Understanding the correlation between restraint and survival

Sheen Panel Service on 4 December 2020

If you've ever been in a serious car accident, you can probably put your survival down to a few strips of fabric, some pieces of metal and plastic, and a locking mechanism. Seatbelts are incredibly important safety features in cars, and are often the first and only thing keeping you safe from certain death.

And yet, they are still not being used by 100% of road users. According to the Transport Accident Commission, 31 road fatalities in 2019 were attributed to drivers not wearing seatbelts. This was not an anomaly, either. In 2020, a year with much less driving than usual, 11 people died on Victorian roads because they were not wearing seatbelts.

At Sheen Panel Service, we take pride in informing you about safety on the road. If you're involved in a car accident, we can help you get back on the road sooner with expert panel beating.

How do seatbelts improve car safety?

Seatbelts stop you in your tracks. They prevent your body from making heavy contact with solid parts of the vehicle, including the dashboard, steering wheel, and the sides and roof of the vehicle.

Seatbelts don't just stop you hurtling through the windscreen. They stop the body from undergoing undue stress when a collision takes place. The cross-sash locks in place to the seat, stopping internal organs from crushing against the ribcage, preventing fractures and internal bleeding.

Seatbelts are the primary method of occupant restraint in all kinds of motor vehicles, bar motorcycles and scooters. They also beat out airbags for effectiveness. Belting up should come before the car is even turned on.

What makes a good seatbelt?

As effective as they appear to be, not all seatbelts are the same. Seatbelt technology has come along in leaps and bounds since they were made mandatory in Victoria in 1970. When assessing the seatbelts of a car for purchase, here are some things to consider:

  • Three-point seatbelts (over the shoulder and around the waist) are more effective than two-point seatbelts (just around the waist). They disperse energy more effectively.
  • Audible seatbelt reminders are great for ensuring everyone is belted up before departure. Some cars won't even start until all occupants have seatbelts on.
  • Pretensioners are the mechanisms that prevent the seatbelt from having any slack when engaged, ensuring there is no give in the event of a crash.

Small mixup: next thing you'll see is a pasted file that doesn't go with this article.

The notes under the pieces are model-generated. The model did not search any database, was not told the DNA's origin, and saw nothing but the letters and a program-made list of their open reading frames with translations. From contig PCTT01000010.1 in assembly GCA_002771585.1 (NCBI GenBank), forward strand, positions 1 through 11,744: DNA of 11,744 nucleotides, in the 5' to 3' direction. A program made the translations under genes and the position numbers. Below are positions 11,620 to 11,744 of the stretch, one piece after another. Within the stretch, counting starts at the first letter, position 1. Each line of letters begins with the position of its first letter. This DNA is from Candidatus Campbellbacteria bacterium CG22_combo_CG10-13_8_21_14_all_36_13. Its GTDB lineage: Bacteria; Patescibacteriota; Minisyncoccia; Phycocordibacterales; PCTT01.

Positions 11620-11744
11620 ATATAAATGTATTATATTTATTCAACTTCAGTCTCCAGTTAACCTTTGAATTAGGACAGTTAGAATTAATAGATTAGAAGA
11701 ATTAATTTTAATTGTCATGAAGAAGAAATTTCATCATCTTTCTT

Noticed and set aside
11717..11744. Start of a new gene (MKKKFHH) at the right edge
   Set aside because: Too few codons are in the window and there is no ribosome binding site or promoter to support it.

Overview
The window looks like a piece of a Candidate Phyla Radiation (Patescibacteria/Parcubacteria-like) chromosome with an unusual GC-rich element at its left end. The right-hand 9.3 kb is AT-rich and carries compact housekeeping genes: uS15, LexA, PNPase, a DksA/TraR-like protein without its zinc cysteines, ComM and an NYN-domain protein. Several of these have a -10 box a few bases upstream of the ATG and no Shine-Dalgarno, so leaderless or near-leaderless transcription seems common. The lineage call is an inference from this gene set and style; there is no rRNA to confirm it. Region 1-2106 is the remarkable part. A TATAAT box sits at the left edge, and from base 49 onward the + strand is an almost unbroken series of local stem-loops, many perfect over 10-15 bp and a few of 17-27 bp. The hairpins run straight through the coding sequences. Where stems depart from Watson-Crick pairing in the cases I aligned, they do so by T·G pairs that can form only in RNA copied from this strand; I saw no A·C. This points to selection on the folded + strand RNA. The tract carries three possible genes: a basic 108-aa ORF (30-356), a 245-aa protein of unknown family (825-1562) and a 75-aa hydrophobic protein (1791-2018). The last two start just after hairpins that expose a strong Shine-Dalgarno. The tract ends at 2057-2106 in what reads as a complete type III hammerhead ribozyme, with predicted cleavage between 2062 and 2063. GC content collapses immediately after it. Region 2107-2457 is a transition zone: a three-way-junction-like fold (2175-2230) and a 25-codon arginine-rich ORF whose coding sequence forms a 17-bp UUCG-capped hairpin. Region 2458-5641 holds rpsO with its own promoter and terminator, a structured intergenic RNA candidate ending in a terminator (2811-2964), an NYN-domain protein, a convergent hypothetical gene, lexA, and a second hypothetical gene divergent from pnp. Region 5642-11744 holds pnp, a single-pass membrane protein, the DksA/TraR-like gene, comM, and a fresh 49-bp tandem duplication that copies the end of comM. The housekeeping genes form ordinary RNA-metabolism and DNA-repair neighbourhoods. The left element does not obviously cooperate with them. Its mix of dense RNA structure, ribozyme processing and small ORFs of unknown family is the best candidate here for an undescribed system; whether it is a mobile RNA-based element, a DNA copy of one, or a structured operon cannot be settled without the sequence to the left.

• Webbing clamps act to stop the seatbelt from reeling out when a collision occurs, keeping the occupant firmly in place in their seat.
  • Load limiters work in tandem with airbags to lessen the load on the chest and torso, allowing the deployed airbag to take some of the force.
  • Adjustable anchor points are largely for comfort, and allow the occupant to place the belt away from their neck and over their shoulder.

When it comes to restraining small children, there's a whole host of other things to consider. We would recommend contacting the manufacturer of the child restraint products you are considering before making a final purchase decision.

How can I be sure that my seatbelts are up to standard?

Defective seatbelts can be even worse than useless. When assessing the viability of your seatbelts, it pays to know what to watch out for. Here are some quick spot checks you can do to ensure that your belts are as safe as they can be:

  • Cleanliness. Belts should be clean to avoid degrading the fibres. Clean only with warm water.
  • Webbing. The fibres of the belt should be free from fraying, cracking and sun damage.
  • Components. Similarly, metal and plastic components and anchorage points should be free from degradation and rust.
  • Flatness. The belt should be flat and untwisted. Warping is a sign of damage.
  • Ease. Belt buckles and tongues should easily fit together and eject with little force.
  • Mechanisms. The locking-retraction mechanism is extremely important, and should be tested regularly. A simple pull will usually do the trick.

Keeping your family safe with functional seatbelts is an easily overlooked task for all car owners. With a little care and attention, you can get back on the road with confidence.

If you've been in a car accident recently, check your seatbelts for damage and wear. For damage to the outside of your vehicle, contact Sheen Panel Service for expert panel beating.